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A Night at the Movies
Photo by Jason Dent / Unsplash

A Night at the Movies

馃嵖 O'Connell introduces Magnolia 路聽Looking at the sky 路聽WeGo is not safe 路聽Oversight for illegals 路 Much more!

Good afternoon, everyone. Hope you had a nice weekend. Let's get into it. Onward.

鈥淩espect the caucus!鈥 Mayor Freddie O鈥機onnell shouted to a sold-out Belcourt audience on Friday night. He was riffing on the line Tom Cruise made famous as the proto-Jordan Peterson sex guru in Paul Thomas Anderson鈥檚 Magnolia, the first screening kicking off the theater鈥檚 1999 film series. 

When The Belcourt announced late last week that Mayor O鈥機onnell would be introducing Magnolia, it almost seemed like a misprint. The precious few times previous mayors have even bothered to acknowledge Nashville鈥檚 non-profit cinema, their efforts were always awash in political opportunism. If Mayor O鈥機onnell came to the theater at all, I  fully expected him to host a panel discussion after some awful documentary about solar-powered buses鈥搉ot one of my top five favorite movies. But then O鈥機onnell released an impressive personal essay in the Nashville Scene two weeks ago about what the films of 1999 meant to him. 

Back in 1999, The Belcourt was about to unleash a death rattle that rivaled Jason Robards鈥檚 near the end of Magnolia. As local legend has it, Ridley鈥檚 11th-hour call to arms in the Scene motivated Hillsboro鈥檚 movers and shakers to take on its management. Now, it鈥檚 the type of place that sells out a 35mm showing of a 25-year-old three-hour movie on a Friday night at a time when the death of the multiplex may not be that exaggerated.

As Mayor O鈥機onnell told the audience, he鈥檇 been a member of the Belcourt since its reopening at the dawn of the new millennium. In ruminating on those postgraduate days he spent taking in the best of arthouse cinema, O鈥機onnell reflected on how the time between the Clinton impeachment and 9/11 exuded a sense of peace and prosperity unrivaled in our current climate.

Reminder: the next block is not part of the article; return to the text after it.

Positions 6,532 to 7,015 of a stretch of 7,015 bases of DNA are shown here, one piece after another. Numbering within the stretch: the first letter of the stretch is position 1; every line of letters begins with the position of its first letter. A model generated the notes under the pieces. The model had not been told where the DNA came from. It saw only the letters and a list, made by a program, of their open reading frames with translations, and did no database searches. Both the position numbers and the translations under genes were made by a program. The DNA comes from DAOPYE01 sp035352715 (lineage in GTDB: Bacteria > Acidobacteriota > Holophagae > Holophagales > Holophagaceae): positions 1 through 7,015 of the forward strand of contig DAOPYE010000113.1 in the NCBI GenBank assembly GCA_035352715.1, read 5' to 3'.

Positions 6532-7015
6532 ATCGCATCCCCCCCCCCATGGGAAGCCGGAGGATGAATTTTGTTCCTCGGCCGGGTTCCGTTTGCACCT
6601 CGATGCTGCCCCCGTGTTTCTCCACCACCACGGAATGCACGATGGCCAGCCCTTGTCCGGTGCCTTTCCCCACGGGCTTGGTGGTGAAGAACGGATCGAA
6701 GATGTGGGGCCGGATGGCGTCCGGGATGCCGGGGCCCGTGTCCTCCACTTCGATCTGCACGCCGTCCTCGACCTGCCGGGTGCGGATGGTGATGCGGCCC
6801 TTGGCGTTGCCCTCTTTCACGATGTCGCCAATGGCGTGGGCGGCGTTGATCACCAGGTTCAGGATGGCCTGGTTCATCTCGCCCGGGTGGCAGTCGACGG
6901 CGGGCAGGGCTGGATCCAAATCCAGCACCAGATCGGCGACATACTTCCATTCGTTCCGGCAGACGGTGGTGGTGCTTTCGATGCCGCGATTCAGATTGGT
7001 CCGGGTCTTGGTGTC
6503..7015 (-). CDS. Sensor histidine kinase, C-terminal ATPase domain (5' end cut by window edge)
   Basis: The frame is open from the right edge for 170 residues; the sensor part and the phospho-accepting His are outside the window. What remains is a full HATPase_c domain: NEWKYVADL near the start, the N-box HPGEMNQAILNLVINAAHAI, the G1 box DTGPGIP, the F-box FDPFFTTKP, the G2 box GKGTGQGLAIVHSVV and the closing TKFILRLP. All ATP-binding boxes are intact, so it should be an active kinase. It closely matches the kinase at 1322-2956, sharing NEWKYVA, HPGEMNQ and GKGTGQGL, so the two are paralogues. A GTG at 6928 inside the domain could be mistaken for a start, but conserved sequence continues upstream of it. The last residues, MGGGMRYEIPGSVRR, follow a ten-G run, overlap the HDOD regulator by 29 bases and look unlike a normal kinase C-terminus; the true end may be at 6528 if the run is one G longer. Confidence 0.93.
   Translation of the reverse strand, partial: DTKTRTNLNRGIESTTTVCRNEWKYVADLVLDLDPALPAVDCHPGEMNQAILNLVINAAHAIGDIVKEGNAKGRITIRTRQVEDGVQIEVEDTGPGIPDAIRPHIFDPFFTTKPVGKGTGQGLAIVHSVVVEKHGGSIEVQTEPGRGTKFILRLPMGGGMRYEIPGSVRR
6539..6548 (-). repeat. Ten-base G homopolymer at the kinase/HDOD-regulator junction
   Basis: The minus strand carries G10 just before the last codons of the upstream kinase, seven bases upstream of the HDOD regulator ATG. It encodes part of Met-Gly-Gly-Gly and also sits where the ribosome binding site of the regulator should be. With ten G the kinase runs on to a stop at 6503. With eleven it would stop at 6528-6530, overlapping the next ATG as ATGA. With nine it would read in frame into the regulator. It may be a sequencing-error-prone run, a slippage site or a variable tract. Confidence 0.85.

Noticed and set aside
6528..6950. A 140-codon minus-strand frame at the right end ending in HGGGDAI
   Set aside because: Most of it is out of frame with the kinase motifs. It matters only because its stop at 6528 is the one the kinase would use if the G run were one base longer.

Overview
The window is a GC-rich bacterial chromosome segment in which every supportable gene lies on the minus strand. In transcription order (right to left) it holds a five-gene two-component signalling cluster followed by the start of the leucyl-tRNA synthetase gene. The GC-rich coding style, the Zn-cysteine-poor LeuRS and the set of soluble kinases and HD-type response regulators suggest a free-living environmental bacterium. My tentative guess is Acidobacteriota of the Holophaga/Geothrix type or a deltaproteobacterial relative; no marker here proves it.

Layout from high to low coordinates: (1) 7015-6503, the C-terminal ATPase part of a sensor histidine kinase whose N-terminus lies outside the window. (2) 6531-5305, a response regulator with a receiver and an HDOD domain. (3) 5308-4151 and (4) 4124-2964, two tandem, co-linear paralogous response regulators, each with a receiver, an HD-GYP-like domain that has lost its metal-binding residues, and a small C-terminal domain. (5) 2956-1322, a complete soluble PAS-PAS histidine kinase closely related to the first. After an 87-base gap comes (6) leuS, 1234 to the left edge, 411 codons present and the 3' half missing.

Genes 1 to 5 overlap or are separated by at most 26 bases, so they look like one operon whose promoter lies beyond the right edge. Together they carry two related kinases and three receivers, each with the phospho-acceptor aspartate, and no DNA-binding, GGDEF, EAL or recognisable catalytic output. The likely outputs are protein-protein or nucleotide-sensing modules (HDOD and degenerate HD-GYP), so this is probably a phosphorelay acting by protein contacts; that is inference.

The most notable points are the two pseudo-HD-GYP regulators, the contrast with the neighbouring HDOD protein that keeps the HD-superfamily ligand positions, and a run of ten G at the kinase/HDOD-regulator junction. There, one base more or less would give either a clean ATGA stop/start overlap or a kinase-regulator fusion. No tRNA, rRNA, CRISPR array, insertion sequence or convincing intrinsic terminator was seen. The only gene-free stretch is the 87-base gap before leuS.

It wasn鈥檛 until this statement coupled with his profuse praise of 1999 programmer Toby Leonard and Belcourt Education Director Allison Inman as 鈥渕ad geniuses鈥 that it became clear: O鈥機onnell was so drawn to these 25 films the Belcourt is showing because of their sincerity. They are all movies that cut through Gen X nihilism with portraits of an Empire about to fall and a moral panic about how we are all going to cope. 

Such is especially true about Magnolia, Paul Thomas Anderson鈥檚 epic ensemble film set in the San Fernando Valley that, as O鈥機onnell mentioned, may be a tribute to Robert Altman鈥檚 1975 classic Nashville. Like that film, Magnolia is about a city that doesn鈥檛 realize it's in a moral crisis鈥搕hat it can鈥檛 hide behind the relatively idyllic California life and its C-level Hollywood gloss. It鈥檚 not going to stop until these characters wise up, and the spiritual longing Anderson captures has made Magnolia not only timeless but able to somehow make his late-20s artistic self-indulgence work. In short, it鈥檚 an unrivaled triumph by America鈥檚 best filmmaker in its best movie year during the best time to be an American.